Iolite Buying Guide
Iolite can range quite a bit in price. While it is generally inexpensive compared to sapphire, a high quality iolite gemstone may cost hundreds of dollars. Lower-quality iolite stones are substantially less expensive.
While iolite itself is relatively common, very fine pieces are not. Iolite’s value is typically determined by its colors and its clarity. Usually above one carat, iolite gemstones become cloudy. Finding an iolite above one carat which exhibits good clarity can be a challenge.
According to GemVal, a single carat of high-quality dark blue iolite is worth roughly $64.40. Viewing the chart, you will notice that the deeper the blue-violet color, the more highly the piece is prized. The paler the blue, the less the iolite will cost. One carat of light violet-blue iolite has an estimated value of $46.44. Ten carats of that same light violet-blue iolite would run around $139.32, and 10 carats of the darkest blue would cost about $193.17.
Interestingly enough, the most valuable iolite of all is colorless iolite, simply because it is so rare. A single carat is estimated at $104.05, and 10 carats are estimated at $312.11. Still, this is nothing next to the cost of a sapphire. A single carat of sapphire can easily run you $300+, depending on the quality.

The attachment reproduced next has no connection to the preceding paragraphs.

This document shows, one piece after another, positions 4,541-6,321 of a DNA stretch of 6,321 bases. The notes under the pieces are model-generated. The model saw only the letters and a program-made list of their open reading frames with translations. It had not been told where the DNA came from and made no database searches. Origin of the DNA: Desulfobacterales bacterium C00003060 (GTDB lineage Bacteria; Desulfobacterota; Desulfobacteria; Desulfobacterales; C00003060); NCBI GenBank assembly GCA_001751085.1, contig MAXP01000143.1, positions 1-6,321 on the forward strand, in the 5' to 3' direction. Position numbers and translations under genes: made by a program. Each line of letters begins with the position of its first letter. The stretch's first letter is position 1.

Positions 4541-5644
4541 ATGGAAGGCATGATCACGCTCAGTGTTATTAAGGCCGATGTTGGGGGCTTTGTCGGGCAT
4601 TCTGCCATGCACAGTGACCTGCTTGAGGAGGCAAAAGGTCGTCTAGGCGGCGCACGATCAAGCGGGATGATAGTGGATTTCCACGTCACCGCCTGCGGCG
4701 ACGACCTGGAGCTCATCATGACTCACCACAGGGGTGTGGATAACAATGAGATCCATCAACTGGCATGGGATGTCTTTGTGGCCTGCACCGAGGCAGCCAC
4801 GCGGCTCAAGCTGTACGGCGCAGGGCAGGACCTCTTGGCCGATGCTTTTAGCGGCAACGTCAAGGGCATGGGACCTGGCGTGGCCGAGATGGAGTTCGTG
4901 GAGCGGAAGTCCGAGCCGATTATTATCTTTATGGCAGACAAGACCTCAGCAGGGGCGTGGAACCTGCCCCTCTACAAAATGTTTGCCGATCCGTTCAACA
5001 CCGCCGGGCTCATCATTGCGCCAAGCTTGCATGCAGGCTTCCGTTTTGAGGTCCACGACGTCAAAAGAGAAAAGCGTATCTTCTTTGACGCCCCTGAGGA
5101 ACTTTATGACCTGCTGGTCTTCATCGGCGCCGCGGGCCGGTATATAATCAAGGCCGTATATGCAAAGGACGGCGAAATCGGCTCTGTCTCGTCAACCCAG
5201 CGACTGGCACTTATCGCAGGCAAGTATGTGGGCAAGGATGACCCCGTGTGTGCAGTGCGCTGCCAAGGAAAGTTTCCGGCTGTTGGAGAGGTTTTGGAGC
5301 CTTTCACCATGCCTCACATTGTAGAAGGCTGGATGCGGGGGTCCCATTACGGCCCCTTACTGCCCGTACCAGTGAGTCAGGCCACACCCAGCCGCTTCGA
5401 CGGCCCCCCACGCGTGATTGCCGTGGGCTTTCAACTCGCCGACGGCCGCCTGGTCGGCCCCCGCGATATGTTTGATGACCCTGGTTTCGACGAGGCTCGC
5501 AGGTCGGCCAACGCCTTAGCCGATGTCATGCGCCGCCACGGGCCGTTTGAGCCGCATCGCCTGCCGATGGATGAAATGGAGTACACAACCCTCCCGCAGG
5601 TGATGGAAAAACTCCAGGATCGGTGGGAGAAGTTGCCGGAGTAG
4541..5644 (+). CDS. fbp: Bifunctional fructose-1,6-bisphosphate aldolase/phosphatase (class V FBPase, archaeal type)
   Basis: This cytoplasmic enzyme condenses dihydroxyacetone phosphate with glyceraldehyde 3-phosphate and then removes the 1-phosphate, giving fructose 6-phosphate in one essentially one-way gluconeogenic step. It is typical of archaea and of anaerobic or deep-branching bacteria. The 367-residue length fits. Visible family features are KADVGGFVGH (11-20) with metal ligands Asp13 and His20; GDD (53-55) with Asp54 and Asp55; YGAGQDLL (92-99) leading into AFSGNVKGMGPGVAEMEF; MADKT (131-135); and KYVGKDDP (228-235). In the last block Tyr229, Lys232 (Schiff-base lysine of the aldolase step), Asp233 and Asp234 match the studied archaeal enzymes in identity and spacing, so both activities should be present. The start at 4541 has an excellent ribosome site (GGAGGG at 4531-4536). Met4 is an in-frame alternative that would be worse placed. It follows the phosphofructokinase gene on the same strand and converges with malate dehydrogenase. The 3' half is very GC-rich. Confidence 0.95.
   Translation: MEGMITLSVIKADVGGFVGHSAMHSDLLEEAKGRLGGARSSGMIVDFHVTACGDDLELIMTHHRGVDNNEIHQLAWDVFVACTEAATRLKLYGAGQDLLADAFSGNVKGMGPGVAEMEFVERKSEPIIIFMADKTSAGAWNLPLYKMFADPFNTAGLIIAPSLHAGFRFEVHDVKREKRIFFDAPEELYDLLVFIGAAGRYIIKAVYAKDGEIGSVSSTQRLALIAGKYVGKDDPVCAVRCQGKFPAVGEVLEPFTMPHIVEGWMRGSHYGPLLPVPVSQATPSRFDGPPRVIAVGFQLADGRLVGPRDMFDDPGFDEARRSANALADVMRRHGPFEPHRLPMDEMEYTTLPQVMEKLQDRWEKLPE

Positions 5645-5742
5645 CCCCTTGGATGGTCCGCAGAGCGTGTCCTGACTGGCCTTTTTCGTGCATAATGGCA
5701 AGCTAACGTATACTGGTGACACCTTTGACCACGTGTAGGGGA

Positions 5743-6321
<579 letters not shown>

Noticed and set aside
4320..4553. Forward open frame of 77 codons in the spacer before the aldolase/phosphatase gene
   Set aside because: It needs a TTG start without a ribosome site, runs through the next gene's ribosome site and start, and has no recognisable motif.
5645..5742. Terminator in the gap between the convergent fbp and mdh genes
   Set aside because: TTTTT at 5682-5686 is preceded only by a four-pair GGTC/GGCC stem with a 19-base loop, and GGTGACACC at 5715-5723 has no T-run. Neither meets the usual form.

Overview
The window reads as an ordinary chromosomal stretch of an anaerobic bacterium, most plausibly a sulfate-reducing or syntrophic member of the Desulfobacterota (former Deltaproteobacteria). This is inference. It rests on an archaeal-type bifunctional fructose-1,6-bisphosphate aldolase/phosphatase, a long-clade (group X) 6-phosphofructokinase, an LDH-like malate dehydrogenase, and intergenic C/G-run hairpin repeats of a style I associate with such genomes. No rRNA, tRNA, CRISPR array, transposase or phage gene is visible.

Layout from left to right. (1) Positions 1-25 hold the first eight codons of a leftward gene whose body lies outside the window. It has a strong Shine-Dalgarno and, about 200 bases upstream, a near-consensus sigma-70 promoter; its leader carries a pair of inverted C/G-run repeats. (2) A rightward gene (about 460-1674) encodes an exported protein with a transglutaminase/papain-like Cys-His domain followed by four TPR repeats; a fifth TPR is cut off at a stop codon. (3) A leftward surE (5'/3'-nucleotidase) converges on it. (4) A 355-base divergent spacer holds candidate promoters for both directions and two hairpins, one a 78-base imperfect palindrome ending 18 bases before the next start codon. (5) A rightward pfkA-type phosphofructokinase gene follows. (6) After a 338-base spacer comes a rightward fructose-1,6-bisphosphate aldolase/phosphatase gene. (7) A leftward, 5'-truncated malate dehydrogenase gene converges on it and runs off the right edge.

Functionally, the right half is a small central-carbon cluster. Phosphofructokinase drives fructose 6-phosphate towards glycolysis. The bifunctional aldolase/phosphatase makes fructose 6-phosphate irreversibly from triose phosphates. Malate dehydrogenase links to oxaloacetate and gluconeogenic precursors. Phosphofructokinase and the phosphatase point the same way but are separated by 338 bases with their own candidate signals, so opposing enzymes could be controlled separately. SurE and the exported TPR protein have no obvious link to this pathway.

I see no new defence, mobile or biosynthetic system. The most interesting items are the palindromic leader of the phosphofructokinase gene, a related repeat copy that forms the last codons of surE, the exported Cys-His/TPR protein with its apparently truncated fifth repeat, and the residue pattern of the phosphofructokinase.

Still, this shouldn’t make you think that iolite is always inexpensive. The highest-quality iolite can still run you a cost similar to sapphire, and iolite engagement rings can be quite pricey.
Cutting iolite for jewelry can be challenging for a couple of reasons. Firstly, a piece that exhibits good transparency is needed. A cloudy cut gemstone does not really exude a beautiful effect. Cloudy iolite pieces can still be very lovely, but tend to work better as tumbled or rough-cut gemstones in jewelry.
A cut iolite gemstone must be clear enough and large enough to work with. In addition, the jeweler may struggle to orient the material in a way that brings out the colors. If the piece is cut or mounted the wrong way, it may appear grayish or brownish instead of blue-violet.
In fact, some pieces may be impossible to cut or mount in such a fashion—even if they exhibit great clarity or they are the right size. Now you can understand why gemstone quality fine iolite can actually be quite valuable and costly, despite the fact that iolite is only rated as a semi-precious gemstone.
Iolite works great for any type of jewelry: pendants, necklaces, bracelets, earrings, rings, and more. Because iolite gemstones are often smaller than a carat, they can be particular well-suited to smaller applications like earrings.